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For people with Down syndrome, family members, caregivers and professionals.

Proprioceptive Input

April 2023 | Katie Frank, PhD, OTR/L - Occupational therapist, Adult Down Syndrome Center

Many individuals with Down syndrome (DS) experience difficulty with their proprioceptive system. The proprioceptive sensors in our body are responsible for providing feedback so we know where our body is in space. Individuals with DS tend to have low muscle tone, which can impact how they interpret sensory input coming in through their muscles and joints. This may be why proprioceptive input can be so effective for many individuals with DS.

When our proprioceptive sensors aren’t working like they should, someone may experience difficulty with motor coordination, meaning they appear clumsy. This could also impact a person’s ability to actually carry out a movement even though they know how to do it, this is called motor planning. They may carry out activities and have difficulty grading their movements, perhaps they do things too hard or too soft. Another feature is the person may have difficulty with postural stability so they often appear slumped over or lethargic.

Deep pressure input is supposed to have a calming and organizing effect on the central nervous system by lowering states of arousal, resulting in positive behavioral and emotional outcomes. In order to activate the proprioceptive receptors and improve a person’s proprioceptive system, the following activities can be encouraged throughout the day to get natural input into a person’s joints. These activities can be done in preparation for a transition or when you start to see a person becoming worked up.

For instance, they need to complete a series of self-care tasks in the bathroom but often require verbal prompts to initiate the activity. Provide proprioceptive input to see if it helps restart their body and prepare to complete the required task. This also goes for transitions. Do you ever need to leave the house and your loved one with DS doesn’t want to go? Try some proprioceptive input to see if it helps them transition. These activities may not be effective once a person is overwhelmed and having a tantrum or melt-down. However, they can be used after the melt-down to help calm or relax.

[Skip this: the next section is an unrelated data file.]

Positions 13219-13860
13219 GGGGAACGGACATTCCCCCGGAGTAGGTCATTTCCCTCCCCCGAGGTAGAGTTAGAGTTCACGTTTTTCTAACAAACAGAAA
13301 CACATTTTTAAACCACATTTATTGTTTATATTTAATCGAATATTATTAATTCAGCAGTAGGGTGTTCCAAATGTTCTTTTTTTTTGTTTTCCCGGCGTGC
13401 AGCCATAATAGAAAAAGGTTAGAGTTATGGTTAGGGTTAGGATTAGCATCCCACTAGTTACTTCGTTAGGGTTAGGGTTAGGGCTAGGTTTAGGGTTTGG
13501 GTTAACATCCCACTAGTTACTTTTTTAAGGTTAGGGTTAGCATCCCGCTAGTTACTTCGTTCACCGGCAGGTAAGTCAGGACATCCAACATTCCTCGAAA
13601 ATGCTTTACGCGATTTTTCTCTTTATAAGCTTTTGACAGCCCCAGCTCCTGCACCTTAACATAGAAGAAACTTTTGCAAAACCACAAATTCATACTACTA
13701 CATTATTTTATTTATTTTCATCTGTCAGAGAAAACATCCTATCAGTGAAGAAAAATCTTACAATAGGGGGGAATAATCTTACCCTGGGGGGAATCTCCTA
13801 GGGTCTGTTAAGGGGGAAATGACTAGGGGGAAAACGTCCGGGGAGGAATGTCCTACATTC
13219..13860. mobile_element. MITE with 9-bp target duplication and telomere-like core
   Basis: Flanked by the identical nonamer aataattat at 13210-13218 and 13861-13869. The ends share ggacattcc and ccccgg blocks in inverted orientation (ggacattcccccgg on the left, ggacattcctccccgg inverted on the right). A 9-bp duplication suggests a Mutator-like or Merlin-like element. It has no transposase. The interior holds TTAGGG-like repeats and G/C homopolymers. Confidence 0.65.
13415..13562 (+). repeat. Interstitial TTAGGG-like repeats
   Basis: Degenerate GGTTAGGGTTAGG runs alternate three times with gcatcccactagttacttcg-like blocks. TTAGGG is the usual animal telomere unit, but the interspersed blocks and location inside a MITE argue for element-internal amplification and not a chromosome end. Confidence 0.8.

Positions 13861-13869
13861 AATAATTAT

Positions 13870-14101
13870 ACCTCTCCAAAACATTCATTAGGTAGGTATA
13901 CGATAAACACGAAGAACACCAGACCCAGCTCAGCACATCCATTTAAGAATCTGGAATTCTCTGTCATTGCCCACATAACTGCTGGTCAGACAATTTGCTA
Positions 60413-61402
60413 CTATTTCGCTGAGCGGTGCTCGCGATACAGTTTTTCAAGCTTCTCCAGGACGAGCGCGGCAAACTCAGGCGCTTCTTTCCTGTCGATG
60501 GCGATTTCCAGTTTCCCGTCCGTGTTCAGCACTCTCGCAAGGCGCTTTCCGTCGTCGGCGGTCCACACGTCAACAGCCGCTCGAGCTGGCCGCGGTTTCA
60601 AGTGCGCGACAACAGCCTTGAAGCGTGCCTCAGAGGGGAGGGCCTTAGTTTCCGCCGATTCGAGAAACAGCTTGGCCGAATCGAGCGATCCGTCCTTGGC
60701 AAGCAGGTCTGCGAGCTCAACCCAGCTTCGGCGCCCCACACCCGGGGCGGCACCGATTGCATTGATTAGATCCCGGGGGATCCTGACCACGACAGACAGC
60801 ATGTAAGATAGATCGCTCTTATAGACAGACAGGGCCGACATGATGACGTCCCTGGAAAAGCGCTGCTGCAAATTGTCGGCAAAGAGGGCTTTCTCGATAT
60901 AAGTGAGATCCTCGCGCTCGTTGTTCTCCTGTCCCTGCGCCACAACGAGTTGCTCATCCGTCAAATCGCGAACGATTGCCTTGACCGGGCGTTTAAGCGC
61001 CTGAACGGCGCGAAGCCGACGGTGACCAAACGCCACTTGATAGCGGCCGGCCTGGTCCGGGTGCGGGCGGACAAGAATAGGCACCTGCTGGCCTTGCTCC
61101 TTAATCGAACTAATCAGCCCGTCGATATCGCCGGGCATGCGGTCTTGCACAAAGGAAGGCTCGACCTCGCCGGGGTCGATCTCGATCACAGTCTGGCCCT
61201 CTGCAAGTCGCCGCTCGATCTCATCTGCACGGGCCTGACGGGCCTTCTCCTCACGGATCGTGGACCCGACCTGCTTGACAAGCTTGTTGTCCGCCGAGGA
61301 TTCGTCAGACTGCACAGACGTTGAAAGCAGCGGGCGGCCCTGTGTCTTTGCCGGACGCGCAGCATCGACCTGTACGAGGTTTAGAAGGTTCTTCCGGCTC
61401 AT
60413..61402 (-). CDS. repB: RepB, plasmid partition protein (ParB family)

• Animal walking (like bear or crab, even crawling like a cat or dog, or hopping like a bunny)

  • Jumping up and down, maybe even on a trampoline

  • Dancing

  • Jumping jacks

  • Push-ups on the floor or against the wall

  • Bouncing on a therapy ball

  • Sitting on a sit-disc

  • Riding a bike/scooter

  • Sports like swimming, yoga, Pilates, and martial arts

  • Completing an obstacle course

  • Carrying a heavy backpack

  • Moving furniture

  • Pushing a cart/stroller/wagon

  • Rolling up in a blanket like a burrito

  • Bear hugs or being squeezed between pillows or cushions

  • Using Play-Doh or TheraPutty

  • Log rolling

  • Vibration

  • Weighted blankets or other weighted objects like pillows or lap pads

  • Sitting in a beanbag chair

  • Rocking in a rocking chair or on a glider

  • Strength training activities with a TheraBand or light weights

  • Throwing a weighted ball

  • Joint compression (see handouts on upper body opens in new window and lower body opens in new window joint compression)

  • Massage

  • Yard work like raking and shoveling

  • Housework like vacuuming, sweeping, mopping, washing windows, and wiping down the counter

  • Eating chewy or crunchy foods

  • Sucking through a straw


Additional resources are available in the Sensory section of our Resource Library. 

Find More Resources

We offer a variety of resources for people with Down syndrome, their families and caregivers and the professionals who care for and work with them. Search our collection of articles, webinars, videos, and other educational materials.

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Please note: The information on this site is for educational purposes only and is not intended to serve as a substitute for a medical, psychiatric, mental health, or behavioral evaluation, diagnosis, or treatment plan by a qualified professional. We recommend you review the educational material with your health providers regarding the specifics of your health care needs.